If you're willing to spend the money and put some effort into taking care of your bag, good down bags are the way to go. consider a silk liner to add a little warmth and keep the bag clean.

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By Andrew Martin
From North Jersey
Jul 30, 2011
me
Western Mountaineering is amazing, I have two of their bags (a HighLite that I have had for more then 10 years and easily 200 nights, and a Puma MF) and I love them. I will continue to buy their bags. Feathered Friends is right up there as well, and if you want a water resistant bag their eVent bags are amazing. All other bags are a step down (in my book) from these two in terms of quality, but you maybe able to get a bag that fits your needs perfectly for 1/3 of the price. Look at everything and think about what you are going to use it for. Best of luck!

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By Scott Bower
From Fort Collins, CO
Jul 30, 2011
Western mountaineering antelope is a great bag. Rated at 5 degrees, I think it sleeps warm. Top of the line for sure.

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By J. Albers
From Colorado
Jul 31, 2011
Bucky
Ryan Williams wrote:
All I can tell you is that I have a North Face 0* bag, don't remember what it's called but it's synthetic. It's SUPER warm but since it's synthetic it doesn't pack down as well.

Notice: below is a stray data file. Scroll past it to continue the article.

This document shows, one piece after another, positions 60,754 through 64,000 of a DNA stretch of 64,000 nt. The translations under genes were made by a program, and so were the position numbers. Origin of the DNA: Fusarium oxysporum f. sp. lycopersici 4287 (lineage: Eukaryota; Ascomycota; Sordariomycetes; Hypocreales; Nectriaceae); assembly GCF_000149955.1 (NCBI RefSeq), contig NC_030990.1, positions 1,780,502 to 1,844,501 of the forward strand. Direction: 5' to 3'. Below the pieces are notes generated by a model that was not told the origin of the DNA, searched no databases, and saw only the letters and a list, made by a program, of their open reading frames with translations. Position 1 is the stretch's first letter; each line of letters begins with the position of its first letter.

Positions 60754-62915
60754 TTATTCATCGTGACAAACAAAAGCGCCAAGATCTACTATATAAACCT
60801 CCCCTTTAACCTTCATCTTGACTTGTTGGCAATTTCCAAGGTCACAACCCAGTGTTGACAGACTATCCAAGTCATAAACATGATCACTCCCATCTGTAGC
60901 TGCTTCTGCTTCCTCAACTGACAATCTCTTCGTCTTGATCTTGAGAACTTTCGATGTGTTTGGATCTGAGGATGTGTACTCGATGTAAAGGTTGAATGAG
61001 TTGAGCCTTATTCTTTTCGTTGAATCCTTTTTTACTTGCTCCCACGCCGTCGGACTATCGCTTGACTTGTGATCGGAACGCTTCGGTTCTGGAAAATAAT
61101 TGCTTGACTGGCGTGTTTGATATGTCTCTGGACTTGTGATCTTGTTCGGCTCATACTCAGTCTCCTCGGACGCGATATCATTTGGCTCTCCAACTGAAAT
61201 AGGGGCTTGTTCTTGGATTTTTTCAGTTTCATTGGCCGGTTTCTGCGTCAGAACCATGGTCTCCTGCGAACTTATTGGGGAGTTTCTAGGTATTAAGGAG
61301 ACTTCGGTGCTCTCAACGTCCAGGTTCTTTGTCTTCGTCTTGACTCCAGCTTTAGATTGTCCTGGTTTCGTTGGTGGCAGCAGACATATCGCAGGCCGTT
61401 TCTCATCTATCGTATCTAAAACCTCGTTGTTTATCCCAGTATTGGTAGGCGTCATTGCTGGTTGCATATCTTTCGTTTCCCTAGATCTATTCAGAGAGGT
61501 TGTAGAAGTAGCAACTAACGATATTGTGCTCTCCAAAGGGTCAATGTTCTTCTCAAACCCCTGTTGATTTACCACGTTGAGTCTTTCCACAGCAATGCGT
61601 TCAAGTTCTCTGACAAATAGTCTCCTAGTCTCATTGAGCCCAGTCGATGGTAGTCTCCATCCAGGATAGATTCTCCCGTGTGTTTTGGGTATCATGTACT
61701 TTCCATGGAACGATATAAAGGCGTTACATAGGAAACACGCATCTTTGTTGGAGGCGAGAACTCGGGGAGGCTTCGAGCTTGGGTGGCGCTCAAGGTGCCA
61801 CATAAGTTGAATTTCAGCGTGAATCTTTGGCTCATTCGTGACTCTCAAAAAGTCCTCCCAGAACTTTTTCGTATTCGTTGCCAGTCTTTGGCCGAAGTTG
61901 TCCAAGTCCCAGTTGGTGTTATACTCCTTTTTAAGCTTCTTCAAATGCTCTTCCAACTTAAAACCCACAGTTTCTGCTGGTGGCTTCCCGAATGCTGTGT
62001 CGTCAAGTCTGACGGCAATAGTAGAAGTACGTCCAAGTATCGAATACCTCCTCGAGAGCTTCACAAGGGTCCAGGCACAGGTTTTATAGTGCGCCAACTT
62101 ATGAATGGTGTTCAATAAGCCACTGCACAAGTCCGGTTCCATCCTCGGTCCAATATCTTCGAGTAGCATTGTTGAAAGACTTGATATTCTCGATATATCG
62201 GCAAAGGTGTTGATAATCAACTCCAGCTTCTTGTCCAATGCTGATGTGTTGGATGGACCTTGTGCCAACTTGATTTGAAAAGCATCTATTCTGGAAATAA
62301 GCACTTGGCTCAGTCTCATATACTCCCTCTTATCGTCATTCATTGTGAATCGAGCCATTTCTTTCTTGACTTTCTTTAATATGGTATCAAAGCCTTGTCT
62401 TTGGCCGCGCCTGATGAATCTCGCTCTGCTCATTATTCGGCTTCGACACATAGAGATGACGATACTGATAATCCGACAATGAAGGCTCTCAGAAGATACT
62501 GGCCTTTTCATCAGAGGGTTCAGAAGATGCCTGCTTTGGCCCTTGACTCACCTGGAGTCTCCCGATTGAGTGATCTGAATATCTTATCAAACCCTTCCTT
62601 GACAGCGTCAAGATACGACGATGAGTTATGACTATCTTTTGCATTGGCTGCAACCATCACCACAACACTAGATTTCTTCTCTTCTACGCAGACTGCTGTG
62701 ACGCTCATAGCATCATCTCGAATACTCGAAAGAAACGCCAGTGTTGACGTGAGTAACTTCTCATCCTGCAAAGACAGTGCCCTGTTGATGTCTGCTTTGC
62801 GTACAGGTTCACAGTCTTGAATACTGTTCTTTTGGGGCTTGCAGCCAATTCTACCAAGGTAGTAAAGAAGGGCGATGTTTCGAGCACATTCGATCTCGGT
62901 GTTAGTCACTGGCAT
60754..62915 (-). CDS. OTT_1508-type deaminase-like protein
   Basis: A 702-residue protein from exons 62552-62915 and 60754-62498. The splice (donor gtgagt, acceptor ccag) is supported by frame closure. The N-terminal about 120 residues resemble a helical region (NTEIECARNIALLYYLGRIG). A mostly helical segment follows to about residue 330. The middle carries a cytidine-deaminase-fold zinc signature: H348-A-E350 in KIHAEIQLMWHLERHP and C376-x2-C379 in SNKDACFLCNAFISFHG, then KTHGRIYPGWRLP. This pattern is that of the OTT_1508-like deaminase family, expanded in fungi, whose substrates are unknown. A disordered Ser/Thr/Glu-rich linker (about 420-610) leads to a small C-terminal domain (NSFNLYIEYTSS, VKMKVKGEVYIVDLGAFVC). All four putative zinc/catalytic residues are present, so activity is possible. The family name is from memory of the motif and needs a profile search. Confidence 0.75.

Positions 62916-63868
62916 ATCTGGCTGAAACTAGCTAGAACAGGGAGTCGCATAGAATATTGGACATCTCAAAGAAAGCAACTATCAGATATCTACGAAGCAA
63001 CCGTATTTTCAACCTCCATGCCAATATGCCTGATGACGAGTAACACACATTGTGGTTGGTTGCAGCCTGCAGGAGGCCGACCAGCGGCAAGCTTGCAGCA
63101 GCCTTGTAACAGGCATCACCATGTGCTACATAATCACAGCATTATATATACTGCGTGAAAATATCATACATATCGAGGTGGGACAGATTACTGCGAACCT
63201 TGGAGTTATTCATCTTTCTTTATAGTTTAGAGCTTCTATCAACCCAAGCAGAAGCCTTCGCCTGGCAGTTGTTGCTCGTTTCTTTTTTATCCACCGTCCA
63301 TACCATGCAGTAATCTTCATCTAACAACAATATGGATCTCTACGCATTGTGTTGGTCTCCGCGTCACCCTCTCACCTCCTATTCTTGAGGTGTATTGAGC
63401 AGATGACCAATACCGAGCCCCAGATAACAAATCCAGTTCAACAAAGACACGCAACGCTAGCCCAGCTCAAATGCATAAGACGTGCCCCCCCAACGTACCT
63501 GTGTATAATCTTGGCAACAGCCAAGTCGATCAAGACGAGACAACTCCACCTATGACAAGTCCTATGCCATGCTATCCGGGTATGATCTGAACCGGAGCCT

Seriously?

I'll tell you what, I will sell you my (almost) brand new NF 0 degree synthetic bag for a six pack of beer. That is, by far, the worst bag I have ever owned. I get cold in that thing when it drops below 20 degrees....and I was born and raised in Wisconsin so I ain't no cold weather wimp. Its not just me either. I lent it to a friend to make sure it wasn't just me. Conclusion? That bag is a POS. My 12 year old synthetic Moonstone 15 degree bag is warmer. Get anything but a NF bag.

Like other folks on here have said, if you can afford the change, get a Western Mountaineering bag. When WM says 0 degree, they mean it will keep you comfy to minus 10. Worth every cent.

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By Brototype
From Albuquerque, NM
Jul 31, 2011
I have the Marmot Couloir and I absolutely love it. It packs down pretty well and is amazingly warm. Someone who swears by Marmot says that their bag ratings are actually about +5 from what they can handle.

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By Ryan Williams
Administrator
From London (sort of)
Jul 31, 2011
El Chorro
J. Albers wrote:
Seriously? I'll tell you what, I will sell you my (almost) brand new NF 0 degree synthetic bag for a six pack of beer. That is, by far, the worst bag I have ever owned. I get cold in that thing when it drops below 20 degrees....and I was born and raised in Wisconsin so I ain't no cold weather wimp. Its not just me either. I lent it to a friend to make sure it wasn't just me. Conclusion? That bag is a POS. My 12 year old synthetic Moonstone 15 degree bag is warmer. Get anything but a NF bag. Like other folks on here have said, if you can afford the change, get a Western Mountaineering bag. When WM says 0 degree, they mean it will keep you comfy to minus 10. Worth every cent.


That's weird. I slept in mine in a 3 season tent for about 5 weeks during November and December out at Indian Creek and was the warmest of all my friends. It got down below 20 every night for like a 10 day stretch (and down around 10 a few nights) and I'd sleep in the thing naked and sleep through the night comfy as hell. Then I'd wake up in the morning and all of Creek Pasture would be complaining that they didn't get enough sleep because of the cold.